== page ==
Too much content: What marketers can learn from streaming services

Netflix screen

How many new high-profile shows launched on streaming services in the past 12 weeks?

Five? 10? 25? Try 50.

From fresh episodes of popular series (Ozark, Russian Doll, The Flight Attendant) to star-studded newcomers (The First Lady, Gaslit), Vulture described this period as an avalanche of TV; an audio-visual onslaught that isn’t sustainable.

Whether it’s indeed sustainable or not, Wired took a different view. They saw this as streaming being too big for its own good. I don’t agree, but it does hold an interesting lesson for content marketing.

A lesson in content marketing from streaming services

Streaming is an ongoing battle to push people to content they’re interested in. In part, this means launching more stuff each month so there’s always something new. But it’s also important to help people find older shows they’d like but missed out on the first time. And this comes down to content discovery.

The same applies to content marketing. You need to give your target audience what they want. But you also need to recognise they are being hit with a firehose of content from every direction.

In other words, content itself is only half the battle when it comes to a successful marketing campaign. The other half is content discovery (i.e. promoting it in the right way).

The problem with hero content

Let’s put this in the context of a piece of hero content underpinning a marketing campaign for a B2B tech brand.

Every piece of hero content that sparks conversation is a herculean effort. The brand creating it needs a hook that no-one else in the market has jumped on yet. Data needs to be pulled from their systems. Customers and prospects need to be prodded for their inputs. Research conducted. Surveys run. Then it all needs to be crunched, condensed, and turned into a great story.

It takes a lot of time and energy. So why doesn’t distribution get a big enough share? And why doesn’t the plan for hero content include atomisation from the get-go?

Getting better results from your content investment

A friend of mine who works in B2B marketing for a large tech vendor recently had a lead come through – that led to a big piece of business – from a podcast episode they published almost two years ago. Like the comparison to streaming, you can’t assume your target audience will find a piece of content as soon as it goes live. You need to keep promoting it.

But you can’t take the same piece of hero content and blast it out across your target channels until the end of time. Promotion needs to be tailored to each platform where your audience hangs out, which is where atomisation comes in.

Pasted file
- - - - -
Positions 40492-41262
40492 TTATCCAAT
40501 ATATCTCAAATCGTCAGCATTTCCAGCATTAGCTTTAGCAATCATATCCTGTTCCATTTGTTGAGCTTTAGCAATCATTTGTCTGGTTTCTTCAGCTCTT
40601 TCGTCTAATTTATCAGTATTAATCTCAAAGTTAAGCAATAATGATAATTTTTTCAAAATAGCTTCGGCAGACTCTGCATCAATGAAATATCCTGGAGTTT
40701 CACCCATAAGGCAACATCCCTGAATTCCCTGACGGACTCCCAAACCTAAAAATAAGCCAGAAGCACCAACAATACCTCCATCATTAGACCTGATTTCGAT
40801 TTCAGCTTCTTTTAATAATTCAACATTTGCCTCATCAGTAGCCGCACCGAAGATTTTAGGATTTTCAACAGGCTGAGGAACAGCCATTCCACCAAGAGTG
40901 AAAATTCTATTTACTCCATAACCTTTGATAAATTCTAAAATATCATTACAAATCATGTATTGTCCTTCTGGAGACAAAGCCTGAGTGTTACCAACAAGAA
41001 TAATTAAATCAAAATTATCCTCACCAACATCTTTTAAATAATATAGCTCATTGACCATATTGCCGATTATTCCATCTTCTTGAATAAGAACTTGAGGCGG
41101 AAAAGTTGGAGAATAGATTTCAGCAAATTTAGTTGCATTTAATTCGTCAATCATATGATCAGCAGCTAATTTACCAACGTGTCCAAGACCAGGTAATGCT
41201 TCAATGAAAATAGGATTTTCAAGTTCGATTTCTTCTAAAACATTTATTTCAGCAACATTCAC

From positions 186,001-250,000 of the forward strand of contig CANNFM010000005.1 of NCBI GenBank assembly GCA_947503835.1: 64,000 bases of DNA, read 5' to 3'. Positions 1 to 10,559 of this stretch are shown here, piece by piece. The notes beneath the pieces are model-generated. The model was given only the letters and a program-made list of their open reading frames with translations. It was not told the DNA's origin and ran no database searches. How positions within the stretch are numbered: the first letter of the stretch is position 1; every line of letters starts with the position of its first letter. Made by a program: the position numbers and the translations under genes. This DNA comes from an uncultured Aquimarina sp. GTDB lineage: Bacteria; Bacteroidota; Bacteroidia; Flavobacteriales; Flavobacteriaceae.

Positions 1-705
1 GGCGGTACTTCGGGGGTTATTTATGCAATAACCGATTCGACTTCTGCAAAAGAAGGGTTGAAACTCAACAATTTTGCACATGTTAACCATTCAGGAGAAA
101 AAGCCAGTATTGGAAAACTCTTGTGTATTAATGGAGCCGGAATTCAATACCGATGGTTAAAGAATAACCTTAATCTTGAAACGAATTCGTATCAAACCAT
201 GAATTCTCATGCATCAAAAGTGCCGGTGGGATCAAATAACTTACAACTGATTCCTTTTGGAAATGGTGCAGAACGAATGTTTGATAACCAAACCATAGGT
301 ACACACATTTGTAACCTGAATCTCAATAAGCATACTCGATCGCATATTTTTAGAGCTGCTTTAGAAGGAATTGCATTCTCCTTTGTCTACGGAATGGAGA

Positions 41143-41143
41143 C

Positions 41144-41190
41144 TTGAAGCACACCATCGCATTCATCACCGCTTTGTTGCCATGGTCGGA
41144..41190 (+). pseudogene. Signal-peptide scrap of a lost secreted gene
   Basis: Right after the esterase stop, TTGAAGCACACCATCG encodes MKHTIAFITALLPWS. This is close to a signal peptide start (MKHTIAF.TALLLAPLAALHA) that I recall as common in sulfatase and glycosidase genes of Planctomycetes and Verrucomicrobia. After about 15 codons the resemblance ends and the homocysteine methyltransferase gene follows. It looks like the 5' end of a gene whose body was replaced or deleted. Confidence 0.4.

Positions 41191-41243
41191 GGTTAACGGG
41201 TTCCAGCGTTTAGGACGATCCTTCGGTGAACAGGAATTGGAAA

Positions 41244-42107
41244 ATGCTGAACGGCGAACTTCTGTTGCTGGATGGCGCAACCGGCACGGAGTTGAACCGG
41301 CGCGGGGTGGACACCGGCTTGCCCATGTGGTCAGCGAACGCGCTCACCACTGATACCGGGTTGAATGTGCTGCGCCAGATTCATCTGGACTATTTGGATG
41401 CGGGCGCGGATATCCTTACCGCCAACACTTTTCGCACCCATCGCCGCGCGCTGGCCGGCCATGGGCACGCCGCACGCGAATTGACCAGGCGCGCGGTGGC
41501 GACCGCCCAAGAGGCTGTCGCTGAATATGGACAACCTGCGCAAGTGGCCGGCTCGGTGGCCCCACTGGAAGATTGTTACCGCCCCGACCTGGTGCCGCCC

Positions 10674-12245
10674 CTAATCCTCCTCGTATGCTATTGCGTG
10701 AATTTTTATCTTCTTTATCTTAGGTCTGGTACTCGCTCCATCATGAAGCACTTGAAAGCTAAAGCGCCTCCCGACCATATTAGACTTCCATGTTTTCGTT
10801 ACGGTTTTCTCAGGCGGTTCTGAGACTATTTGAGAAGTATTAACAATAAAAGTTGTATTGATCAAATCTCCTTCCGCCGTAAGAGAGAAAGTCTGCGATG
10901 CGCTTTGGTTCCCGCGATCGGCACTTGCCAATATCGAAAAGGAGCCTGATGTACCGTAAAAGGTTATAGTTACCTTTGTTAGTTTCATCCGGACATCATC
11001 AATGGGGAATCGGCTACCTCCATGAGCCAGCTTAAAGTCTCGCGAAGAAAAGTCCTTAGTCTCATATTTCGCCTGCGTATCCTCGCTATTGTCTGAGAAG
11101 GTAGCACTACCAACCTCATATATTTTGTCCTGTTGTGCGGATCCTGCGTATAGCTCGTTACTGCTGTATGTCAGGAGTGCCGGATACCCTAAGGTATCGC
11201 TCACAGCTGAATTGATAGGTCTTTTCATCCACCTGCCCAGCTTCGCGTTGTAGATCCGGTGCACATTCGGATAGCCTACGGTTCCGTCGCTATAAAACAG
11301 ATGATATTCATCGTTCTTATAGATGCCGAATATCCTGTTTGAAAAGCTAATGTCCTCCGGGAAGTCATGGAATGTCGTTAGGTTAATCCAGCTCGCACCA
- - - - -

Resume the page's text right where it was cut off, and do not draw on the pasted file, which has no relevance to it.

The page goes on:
Everyone discovers things in their own way. Even among the same decisionmaker audience group, there will be different preferences for discovering and engaging with content. Atomisation lets you repeat the main theme of your hero content for the greatest chance of ongoing success without sounding like a broken record – adding something new each time.

Ways you can atomise a data-driven report:

  • Create an interactive micro site to package up your research in a more visual way.
  • Turn your hero content into a blog series that can support your SEO strategy.
  • Spin it out in a new format, like my friend did with the podcast I mentioned earlier.
  • Condense it into bite-sized content for a social advocacy campaign.

Atomising content to increase its reach

Bringing us back to the world of streaming, the issue isn’t that there’s too much to watch. That’s just a reflection on consumer demand for entertainment. Instead, the issue is helping subscribers find the content that serves their needs in a content library that, by design, is broad enough to do the same thing for every other subscriber on the books. And that’s the lesson the content marketing industry should take from this.

None of this is to say B2B companies can spend their way to victory. Creating atomised content to reach people on different platforms won’t guarantee success if the base material isn’t good enough. But, if the right investment has been made in the source material, and targeted atomisation has taken place to increase your chances of reaching the right people with the right content on the channels that are right for them, a piece of hero content can help populate your editorial calendar for months to come.

Need help deciding on the right strategy for your next piece of hero content? Or looking to atomise existing hero content you’ve created? Drop us a line at